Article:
12 Jul Protecting People and Their Data: The Balance Between Privacy Regulations and Security
With the growing complexity and intensity of cyber threats and attacks we’re seeing in the news, it’s no surprise that more and more regulations are being developed to protect personal data. The increasing use of the Internet of Things (IoT) and smart devices has made the transfer and sharing of data easier than ever before, but how can consumers be assured that their most sensitive information is kept secure?
The EU’s General Data Protection Regulation (GDPR) answered this question with great emphasis on May 25, putting in place a set of rules and guidelines that must be followed by businesses in the European Union and those in the United States that “offer goods or services to, or monitor the behavior of, EU data subjects.” The California Consumer Privacy Act (CCPA) signed into law on June 28 also incorporates the same concept as the GDPR, “focusing on transparency, control and accountability.”
Legislation such as the GDPR and CCPA will only become more common as we move toward a universal understanding of data protection and privacy. These regulations greatly affect numerous aspects of an enterprise organization, with one being its security systems and devices. Officials must balance privacy with efficient monitoring and investigative efforts when it comes to a variety of security elements:
Video surveillance and management. Gathering video data to protect people and assets is the key principle behind the purpose of surveillance cameras, but the GDPR enforces strict privacy and regulatory requirements that must be met, such as the use of video without consent, the location where the video is stored and the measures in place to protect the video. End users and manufacturers must work together to ensure compliance, and IT security teams should be brought into the equation to facilitate proper reporting and mitigation techniques should a breach occur.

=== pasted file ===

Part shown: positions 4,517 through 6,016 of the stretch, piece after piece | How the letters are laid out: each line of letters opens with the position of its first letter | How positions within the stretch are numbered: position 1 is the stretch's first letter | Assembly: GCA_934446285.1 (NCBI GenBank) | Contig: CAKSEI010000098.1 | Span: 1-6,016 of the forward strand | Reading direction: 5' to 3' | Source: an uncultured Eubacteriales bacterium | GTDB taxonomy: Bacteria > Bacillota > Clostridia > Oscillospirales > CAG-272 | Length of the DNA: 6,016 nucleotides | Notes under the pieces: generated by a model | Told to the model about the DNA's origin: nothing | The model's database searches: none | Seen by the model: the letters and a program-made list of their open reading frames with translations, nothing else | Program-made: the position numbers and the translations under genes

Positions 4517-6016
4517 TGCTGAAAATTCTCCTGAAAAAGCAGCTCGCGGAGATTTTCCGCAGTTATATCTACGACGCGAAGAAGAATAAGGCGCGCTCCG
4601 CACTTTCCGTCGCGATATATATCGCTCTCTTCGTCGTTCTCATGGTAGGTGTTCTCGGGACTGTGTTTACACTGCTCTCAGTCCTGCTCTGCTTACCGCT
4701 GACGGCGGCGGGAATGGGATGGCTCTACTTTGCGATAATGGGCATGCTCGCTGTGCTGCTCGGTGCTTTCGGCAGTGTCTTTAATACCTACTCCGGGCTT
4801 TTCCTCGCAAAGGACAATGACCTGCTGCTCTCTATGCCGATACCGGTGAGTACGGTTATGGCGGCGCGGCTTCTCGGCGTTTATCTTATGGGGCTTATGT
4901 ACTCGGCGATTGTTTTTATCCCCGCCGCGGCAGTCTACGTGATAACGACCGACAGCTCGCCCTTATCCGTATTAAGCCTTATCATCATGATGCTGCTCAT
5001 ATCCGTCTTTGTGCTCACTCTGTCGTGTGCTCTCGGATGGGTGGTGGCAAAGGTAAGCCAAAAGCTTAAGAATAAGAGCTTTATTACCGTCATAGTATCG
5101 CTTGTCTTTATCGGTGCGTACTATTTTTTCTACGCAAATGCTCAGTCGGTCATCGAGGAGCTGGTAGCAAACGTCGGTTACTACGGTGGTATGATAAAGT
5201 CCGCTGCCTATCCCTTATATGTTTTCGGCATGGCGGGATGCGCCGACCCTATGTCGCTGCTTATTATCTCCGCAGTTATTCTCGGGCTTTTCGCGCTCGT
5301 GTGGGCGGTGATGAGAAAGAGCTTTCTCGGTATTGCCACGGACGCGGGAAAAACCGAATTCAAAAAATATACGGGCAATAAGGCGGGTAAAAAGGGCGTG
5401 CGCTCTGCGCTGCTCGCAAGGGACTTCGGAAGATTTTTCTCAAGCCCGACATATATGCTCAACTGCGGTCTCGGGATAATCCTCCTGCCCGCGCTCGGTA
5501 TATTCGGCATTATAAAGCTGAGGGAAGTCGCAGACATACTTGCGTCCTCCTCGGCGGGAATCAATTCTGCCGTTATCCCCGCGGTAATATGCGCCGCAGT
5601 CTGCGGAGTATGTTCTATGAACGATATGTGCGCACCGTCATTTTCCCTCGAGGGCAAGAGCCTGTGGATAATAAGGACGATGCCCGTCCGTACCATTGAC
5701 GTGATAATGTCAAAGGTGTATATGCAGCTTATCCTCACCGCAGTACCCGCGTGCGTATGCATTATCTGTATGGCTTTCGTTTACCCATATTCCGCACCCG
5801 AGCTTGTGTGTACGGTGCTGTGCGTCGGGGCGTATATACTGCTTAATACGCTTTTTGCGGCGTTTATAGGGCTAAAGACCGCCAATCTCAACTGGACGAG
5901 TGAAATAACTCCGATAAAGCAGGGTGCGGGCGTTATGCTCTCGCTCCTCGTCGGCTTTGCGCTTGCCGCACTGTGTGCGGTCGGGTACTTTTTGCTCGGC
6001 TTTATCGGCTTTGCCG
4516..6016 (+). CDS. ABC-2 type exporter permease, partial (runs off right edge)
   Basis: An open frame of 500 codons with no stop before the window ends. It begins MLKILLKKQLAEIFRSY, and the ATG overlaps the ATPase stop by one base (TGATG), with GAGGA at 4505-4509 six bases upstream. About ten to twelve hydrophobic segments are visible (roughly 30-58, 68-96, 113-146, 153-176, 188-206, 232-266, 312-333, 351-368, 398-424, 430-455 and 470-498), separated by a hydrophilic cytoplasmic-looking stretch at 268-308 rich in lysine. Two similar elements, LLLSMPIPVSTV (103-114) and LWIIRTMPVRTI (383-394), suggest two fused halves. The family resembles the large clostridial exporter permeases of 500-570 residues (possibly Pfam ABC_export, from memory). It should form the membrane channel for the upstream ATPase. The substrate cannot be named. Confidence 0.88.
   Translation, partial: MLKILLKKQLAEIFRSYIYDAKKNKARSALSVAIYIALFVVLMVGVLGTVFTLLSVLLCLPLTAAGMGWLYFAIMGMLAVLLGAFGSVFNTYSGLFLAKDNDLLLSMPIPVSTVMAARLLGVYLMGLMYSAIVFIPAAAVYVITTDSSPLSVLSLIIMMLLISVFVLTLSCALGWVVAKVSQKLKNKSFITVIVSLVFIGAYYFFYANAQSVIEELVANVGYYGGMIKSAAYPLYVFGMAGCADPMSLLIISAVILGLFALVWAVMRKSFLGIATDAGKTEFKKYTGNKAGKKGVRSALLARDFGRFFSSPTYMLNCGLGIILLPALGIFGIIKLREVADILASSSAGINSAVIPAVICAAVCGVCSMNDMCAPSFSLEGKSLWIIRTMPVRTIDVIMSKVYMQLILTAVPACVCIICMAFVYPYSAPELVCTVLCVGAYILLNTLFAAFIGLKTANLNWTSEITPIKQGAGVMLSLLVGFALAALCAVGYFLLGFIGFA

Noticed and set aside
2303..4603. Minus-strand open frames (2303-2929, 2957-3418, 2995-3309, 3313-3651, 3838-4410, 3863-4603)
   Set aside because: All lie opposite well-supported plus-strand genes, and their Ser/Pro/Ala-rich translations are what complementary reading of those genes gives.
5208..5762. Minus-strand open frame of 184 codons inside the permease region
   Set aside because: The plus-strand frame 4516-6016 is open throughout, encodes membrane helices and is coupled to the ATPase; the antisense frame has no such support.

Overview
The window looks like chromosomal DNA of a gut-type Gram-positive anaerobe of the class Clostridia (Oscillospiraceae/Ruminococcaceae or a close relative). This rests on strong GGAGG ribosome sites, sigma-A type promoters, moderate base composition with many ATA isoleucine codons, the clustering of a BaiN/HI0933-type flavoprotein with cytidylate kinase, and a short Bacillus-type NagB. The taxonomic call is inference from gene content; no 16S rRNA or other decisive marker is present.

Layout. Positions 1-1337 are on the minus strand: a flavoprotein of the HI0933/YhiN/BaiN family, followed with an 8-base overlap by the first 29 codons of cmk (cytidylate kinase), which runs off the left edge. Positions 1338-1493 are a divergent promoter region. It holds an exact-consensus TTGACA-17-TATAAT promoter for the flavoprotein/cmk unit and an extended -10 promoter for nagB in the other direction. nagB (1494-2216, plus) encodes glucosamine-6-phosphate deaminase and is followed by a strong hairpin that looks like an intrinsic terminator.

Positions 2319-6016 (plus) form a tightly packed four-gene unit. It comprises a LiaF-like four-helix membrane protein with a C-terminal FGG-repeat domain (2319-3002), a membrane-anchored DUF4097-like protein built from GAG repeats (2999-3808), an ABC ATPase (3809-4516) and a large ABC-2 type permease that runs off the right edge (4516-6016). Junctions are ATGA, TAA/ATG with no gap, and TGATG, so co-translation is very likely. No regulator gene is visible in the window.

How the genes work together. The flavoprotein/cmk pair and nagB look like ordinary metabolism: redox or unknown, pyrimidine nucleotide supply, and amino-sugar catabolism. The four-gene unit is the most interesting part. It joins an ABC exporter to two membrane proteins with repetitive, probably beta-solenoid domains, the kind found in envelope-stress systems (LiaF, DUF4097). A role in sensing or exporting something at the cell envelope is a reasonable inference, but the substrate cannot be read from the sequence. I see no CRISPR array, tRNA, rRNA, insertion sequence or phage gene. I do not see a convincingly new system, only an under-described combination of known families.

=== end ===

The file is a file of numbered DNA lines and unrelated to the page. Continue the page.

Access control. As end users are frequently turning to cloud-based access control systems, the collection, analysis and storage of personal data becomes a critical concern in regard to compliance. Manufacturers need to be mindful of their product’s capabilities and make it easy and streamlined for end-user companies to adhere to the data sharing and privacy regulations in place.
Banking technology. Many companies, such as financial institutions, rely on data analysis to improve business operations and security processes, but new privacy guidelines impact the methods used and extent to which this can be achieved. Banks and credit unions will need to take a hard look at creating new strategies for safeguarding customer information while deploying effective fraud mitigation solutions.
The EU and various legislators in the United States should be applauded for their swift and stern effort to respect the privacy of consumers in response to the overwhelming amount of recent data breaches. But it will be interesting to see how security exeuctives and enterprise organizations respond to the regulations in the above three areas and beyond.